Digital DtG printing systems are available that handle all pre- and post-treatment to produce T-shirts, sportswear and other items of clothing and accessories – such as baby grows, hats, bags, napkins and Tea Towels – on-demand. Manufacturers large and small, are getting into the DtG act, but the biggest is Epson which has been involved in this field for several years and is fast becoming the best known name in the DtG field. The SureColor SC-F2000 for instance is a DtG digital printer that Epson has specifically designed to print direct to garments. Other devices available include the Anajet which is distributed by Ricoh. This printer requires pre and post treatments, using heat to cure the water-based pigment inks. Kornit is another option, with platforms designed for on-demand DtG as well as mass production.
Planning your move
Workflow is what makes or breaks pretty much any project, so make sure you think things through beforehand. When you create your design, consider the application you will use to do it. Ideally you want something that supports different output formats, so that you can optimise your files for different printing systems. At the very least you need to be able to create raster files as JPEGs and TIFFs. Consider the output size of your garment and make sure that the printing system can support it. Look for a system that provides a choice of platen sizes and that the system’s layout software can position your file as you want it. Your design may need to scaled or otherwise adjusted to fit the platen.
Also ensure that the layout tool can adjust colours as needed and control the amount of ink that is laid down. Apart from concerns about quality, such as infilling in your design, using more ink than you need means you may be spending more than you should. The materials you are printing onto should also be rated for stain and rub resistance, ideally with a rating from the AATCC which has a international standard method for testing fibers and fabrics. These tests measure a range of performance criteria such as visual appearance, colour fastness, water resistance and dimensional change. ISO 105-E01 is another standard test for colour fastness in water.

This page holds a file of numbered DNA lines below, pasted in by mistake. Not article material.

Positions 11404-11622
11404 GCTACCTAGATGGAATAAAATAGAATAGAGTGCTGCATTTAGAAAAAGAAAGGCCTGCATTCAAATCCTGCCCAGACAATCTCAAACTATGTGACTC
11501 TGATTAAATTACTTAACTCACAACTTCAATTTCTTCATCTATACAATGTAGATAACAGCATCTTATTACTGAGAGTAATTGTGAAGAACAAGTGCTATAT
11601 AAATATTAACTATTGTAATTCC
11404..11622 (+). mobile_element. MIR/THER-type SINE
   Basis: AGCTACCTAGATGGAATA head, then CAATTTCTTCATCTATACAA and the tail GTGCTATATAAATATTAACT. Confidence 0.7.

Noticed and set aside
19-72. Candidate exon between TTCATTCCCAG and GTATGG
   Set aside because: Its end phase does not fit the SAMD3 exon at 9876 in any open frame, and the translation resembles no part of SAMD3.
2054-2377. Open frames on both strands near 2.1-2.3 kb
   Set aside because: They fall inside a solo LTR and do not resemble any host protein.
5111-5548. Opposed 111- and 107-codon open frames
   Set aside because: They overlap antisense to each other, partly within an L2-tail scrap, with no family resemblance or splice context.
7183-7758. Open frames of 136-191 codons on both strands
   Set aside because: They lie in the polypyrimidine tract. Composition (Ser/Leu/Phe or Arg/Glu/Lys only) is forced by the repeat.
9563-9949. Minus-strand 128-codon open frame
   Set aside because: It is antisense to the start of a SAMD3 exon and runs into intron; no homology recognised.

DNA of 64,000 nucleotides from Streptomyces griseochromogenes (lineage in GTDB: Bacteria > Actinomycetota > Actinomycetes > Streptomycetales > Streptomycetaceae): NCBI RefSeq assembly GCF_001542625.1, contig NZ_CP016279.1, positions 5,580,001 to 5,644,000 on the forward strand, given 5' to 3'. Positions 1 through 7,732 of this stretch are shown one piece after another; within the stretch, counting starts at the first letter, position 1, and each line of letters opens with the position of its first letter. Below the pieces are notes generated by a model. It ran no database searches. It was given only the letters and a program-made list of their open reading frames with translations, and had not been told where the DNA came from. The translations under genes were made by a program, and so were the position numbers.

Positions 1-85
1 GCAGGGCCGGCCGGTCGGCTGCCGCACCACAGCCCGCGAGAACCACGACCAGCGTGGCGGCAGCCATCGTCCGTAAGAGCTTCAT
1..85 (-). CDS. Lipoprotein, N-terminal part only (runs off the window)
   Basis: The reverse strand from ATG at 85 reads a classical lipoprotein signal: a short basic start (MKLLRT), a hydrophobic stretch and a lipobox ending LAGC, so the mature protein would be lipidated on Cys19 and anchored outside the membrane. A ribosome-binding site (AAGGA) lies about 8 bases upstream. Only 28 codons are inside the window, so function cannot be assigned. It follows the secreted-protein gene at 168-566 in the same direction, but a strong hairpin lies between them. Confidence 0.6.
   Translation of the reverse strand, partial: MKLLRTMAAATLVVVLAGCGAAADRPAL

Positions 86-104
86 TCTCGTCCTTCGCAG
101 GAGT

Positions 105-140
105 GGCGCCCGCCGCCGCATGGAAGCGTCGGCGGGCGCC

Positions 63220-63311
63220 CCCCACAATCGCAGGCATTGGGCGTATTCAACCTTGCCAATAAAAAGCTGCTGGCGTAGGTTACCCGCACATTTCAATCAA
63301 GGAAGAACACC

DtG shops are starting to popup on high streets and on line. Mad-in-Berlin for example has two locations in the city digitally printing souvenirs and T-shirts on demand, and has a healthy online business too. Basic products such as a Yoko backpack can be customised with your name and images, or you can create your own products from blank generics either at the website or in one of the Mad-in-Berlin shops. Perhaps you want high visibility jackets with your logo and web address? Or rain ponchos with the map of where you want to go hiking? Maybe you even want to sell ponchos printed with local maps from a village shop out in the countryside? Creating such high value items is what DtG is all about and it’s a perfect way to come up with ideas that capitalise on bespoke, customised and localised production.
In much the same way as digital printing technologies are upending conventional print, so the same thing is starting to happen with garment printing. It’s too early to say when DtG printing will become a totally digital industry. But if you are interested in short runs, prototyping and customised garments the possibilities available to you are about to get very interesting.
The Wild Format guides are intended to expand awareness and understanding of the craziness that can be created on wide format digital printing devices, from floors to lampshades and everything in between.
These guides are made possible by a group of manufacturers working together with Digital Dots.
This article is supported by Mimaki (www.mimakieurope.com) and Digital Dots (www.digitaldots.org).
Together we hope you enjoy the articles and that you put into practise what you learn. If you want to talk about it, go to our LinkedIn group via this link.